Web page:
Science and Technology Concepts TM – Elementary and Secondary Program
The Science and Technology Concepts (STC) curriculum is helping students in every state in the United States and seven foreign countries gain first-hand experience of science and engineering practices Rigorous research shows that STC can have a strong positive impact on the quality of teaching and student performance in science.
- Need Accomplished
- Evaluation Accomplished
- Sustainability Accomplished
- Replication & Scalability Accomplished
- Partnerships Accomplished
- Capacity Accomplished
- Challenging & Relevant Content Accomplished
- STEM Practices Accomplished
- Inspiration Accomplished
- Under-Represented Groups Accomplished
STC units have helped me to completely change the way I teach science. They promote not only a hands-on, but a minds-on approach to science. They have helped my students to learn to become better thinkers and problem solvers. I cannot imagine going back to a textbook approach to teaching science.
Teacher in Residence, Hands on Activity Science Program, University of Alabama
The programs in this database clear a high bar. STEMworks reviewed each program against the Design Principles for Effective STEM Philanthropy. Programs must be Accomplished () across all Design Principles, or be Developing () in a maximum of three areas.
Identify and target a compelling and well-defined need.
Use rigorous evaluation to continuously measure and inform progress towards the compelling need identified.
Ensure work is sustainable.
Replication & Scalability Accomplished
Demonstrate replicability and scalability.
Create high impact partnerships.
Ensure organizational capacity to achieve goals.
Challenging & Relevant Content Accomplished
Offer challenging and relevant STEM content for the target audience.
STEM Practices Accomplished
Incorporate and encourage STEM practices.
Inspire interest and engagement in STEM.
Under-Represented Groups Accomplished
Identify and address the needs of under-represented groups.
The Science and Technology Concepts (STC) Program (TM) for grades K-10 provides students with curricula that fully address science standards and present opportunities for children to engage directly with natural phenomena, tools of science, real world problems and technical design challenges. The program aims to help all students develop age-appropriate scientific habits of mind while building on students’ prior knowledge and experiences and allowing them to apply knowledge and problem-solving strategies in new contexts. The STC Program (TM) units explore life, earth and physical science with technological design. Based on how children learn, each unit challenges students to take responsibility for their own learning, guiding them to plan and conduct their own experiments and to design data tables. They analyze and communicate their own experimental work. The units are intended to prepare scientifically literate students for high school, college and careers in science and technology fields. Units in the STC (TM) Program fall into two categories: STC-Elementary (TM), grades K-5 and STC- Secondary (TM), grades 6-10. The STC (TM) Program was developed by the Smithsonian Science Education Center (SSEC) through a partnership with Carolina Biological Supply Company. The SSEC was established by the Smithsonian Institution and the National Academies to address the critical need to improve the teaching and learning of science and to actively promote science education reform using current research and best practices for teachers, schools, districts and states.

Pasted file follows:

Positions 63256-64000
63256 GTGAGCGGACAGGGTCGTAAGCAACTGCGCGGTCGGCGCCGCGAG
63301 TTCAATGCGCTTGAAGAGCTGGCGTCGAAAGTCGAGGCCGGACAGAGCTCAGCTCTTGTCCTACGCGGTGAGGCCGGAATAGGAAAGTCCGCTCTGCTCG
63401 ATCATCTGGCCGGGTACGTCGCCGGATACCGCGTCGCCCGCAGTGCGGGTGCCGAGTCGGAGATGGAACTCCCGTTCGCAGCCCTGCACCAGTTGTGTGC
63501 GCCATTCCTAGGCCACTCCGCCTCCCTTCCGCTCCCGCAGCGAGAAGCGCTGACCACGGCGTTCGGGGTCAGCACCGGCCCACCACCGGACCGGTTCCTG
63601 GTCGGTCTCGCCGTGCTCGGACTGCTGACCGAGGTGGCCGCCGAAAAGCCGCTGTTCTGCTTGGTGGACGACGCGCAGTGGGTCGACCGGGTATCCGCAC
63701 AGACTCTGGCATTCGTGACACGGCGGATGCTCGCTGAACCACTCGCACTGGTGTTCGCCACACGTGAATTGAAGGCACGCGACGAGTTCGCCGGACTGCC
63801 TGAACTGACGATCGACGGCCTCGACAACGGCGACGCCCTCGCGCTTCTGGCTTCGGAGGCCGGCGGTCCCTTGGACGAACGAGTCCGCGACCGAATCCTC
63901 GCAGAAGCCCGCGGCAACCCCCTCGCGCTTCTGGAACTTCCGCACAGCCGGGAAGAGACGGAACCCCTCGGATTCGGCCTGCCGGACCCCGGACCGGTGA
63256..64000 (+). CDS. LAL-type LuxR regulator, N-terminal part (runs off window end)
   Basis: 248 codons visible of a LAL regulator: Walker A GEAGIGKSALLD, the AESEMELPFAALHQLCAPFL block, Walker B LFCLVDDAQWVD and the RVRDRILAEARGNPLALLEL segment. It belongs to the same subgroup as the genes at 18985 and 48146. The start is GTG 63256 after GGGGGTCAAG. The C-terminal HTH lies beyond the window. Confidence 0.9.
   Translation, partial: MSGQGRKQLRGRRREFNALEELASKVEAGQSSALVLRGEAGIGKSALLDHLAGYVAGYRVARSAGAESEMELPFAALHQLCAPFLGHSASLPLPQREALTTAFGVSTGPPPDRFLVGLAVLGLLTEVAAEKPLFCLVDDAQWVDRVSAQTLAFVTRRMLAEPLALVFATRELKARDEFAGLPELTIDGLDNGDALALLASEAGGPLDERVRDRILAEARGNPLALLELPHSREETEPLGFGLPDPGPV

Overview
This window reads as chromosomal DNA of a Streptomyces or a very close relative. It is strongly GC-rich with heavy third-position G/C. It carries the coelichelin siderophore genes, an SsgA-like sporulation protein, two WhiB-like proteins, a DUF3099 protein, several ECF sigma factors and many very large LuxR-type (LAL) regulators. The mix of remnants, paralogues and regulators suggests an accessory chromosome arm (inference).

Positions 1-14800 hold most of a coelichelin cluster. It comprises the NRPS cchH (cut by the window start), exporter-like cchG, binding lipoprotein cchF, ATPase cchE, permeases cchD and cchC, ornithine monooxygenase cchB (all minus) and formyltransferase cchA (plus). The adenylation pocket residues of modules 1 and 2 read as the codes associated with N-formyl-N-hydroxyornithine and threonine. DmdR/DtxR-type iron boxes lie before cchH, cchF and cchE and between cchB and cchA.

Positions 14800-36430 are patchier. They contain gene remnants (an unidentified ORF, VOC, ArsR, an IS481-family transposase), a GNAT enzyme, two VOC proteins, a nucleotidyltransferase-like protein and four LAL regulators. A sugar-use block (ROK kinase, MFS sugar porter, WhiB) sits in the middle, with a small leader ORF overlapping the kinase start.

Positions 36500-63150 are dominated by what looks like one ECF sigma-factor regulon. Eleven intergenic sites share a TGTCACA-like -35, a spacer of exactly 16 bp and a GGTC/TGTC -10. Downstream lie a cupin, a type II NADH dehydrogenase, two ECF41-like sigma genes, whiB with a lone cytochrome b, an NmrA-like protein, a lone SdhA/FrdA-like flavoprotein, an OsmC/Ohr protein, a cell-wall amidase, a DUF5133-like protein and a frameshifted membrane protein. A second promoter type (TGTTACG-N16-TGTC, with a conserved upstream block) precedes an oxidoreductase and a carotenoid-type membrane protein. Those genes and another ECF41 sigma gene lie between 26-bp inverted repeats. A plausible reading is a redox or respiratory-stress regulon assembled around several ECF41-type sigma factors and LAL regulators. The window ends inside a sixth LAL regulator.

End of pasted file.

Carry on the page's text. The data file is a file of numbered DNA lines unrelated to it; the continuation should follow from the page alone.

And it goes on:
Funders and Partners
The Smithsonian Science Education Center is grateful to the Smithsonian for its overall project support and sharing its scientific expertise-critical for the development of world-class products. Support for project staff and the associated work to produce and publish these materials has been made possible by the National Science Foundation, our publisher Carolina Biological Supply Company, and numerous private foundations and corporations, including Bristol-Myers Squibb Foundation, The Dow Chemical Company Foundation, DuPont, the Hewlett-Packard Company, and the Robert Wood Johnson Foundation.